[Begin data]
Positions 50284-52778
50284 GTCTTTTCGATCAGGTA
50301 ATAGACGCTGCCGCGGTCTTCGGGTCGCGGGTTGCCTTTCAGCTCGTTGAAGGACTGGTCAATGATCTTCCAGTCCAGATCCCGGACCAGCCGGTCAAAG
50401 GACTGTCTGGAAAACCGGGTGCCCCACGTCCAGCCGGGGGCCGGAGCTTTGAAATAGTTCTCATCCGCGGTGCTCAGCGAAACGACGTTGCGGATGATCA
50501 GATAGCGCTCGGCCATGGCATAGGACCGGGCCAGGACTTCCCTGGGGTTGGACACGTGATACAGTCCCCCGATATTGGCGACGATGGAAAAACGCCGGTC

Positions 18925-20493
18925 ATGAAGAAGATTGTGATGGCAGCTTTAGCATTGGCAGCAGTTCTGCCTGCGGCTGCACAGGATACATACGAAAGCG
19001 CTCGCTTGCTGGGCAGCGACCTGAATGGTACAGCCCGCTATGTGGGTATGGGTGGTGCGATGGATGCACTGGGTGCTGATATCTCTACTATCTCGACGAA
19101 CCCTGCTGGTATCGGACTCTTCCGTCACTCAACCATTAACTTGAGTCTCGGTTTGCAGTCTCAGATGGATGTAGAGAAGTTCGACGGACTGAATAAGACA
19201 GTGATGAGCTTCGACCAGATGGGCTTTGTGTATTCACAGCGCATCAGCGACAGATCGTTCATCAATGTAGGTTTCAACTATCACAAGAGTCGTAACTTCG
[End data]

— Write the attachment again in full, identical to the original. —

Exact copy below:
Positions 50284-52778
50284 GTCTTTTCGATCAGGTA
50301 ATAGACGCTGCCGCGGTCTTCGGGTCGCGGGTTGCCTTTCAGCTCGTTGAAGGACTGGTCAATGATCTTCCAGTCCAGATCCCGGACCAGCCGGTCAAAG
50401 GACTGTCTGGAAAACCGGGTGCCCCACGTCCAGCCGGGGGCCGGAGCTTTGAAATAGTTCTCATCCGCGGTGCTCAGCGAAACGACGTTGCGGATGATCA
50501 GATAGCGCTCGGCCATGGCATAGGACCGGGCCAGGACTTCCCTGGGGTTGGACACGTGATACAGTCCCCCGATATTGGCGACGATGGAAAAACGCCGGTC

Positions 18925-20493
18925 ATGAAGAAGATTGTGATGGCAGCTTTAGCATTGGCAGCAGTTCTGCCTGCGGCTGCACAGGATACATACGAAAGCG
19001 CTCGCTTGCTGGGCAGCGACCTGAATGGTACAGCCCGCTATGTGGGTATGGGTGGTGCGATGGATGCACTGGGTGCTGATATCTCTACTATCTCGACGAA
19101 CCCTGCTGGTATCGGACTCTTCCGTCACTCAACCATTAACTTGAGTCTCGGTTTGCAGTCTCAGATGGATGTAGAGAAGTTCGACGGACTGAATAAGACA
19201 GTGATGAGCTTCGACCAGATGGGCTTTGTGTATTCACAGCGCATCAGCGACAGATCGTTCATCAATGTAGGTTTCAACTATCACAAGAGTCGTAACTTCG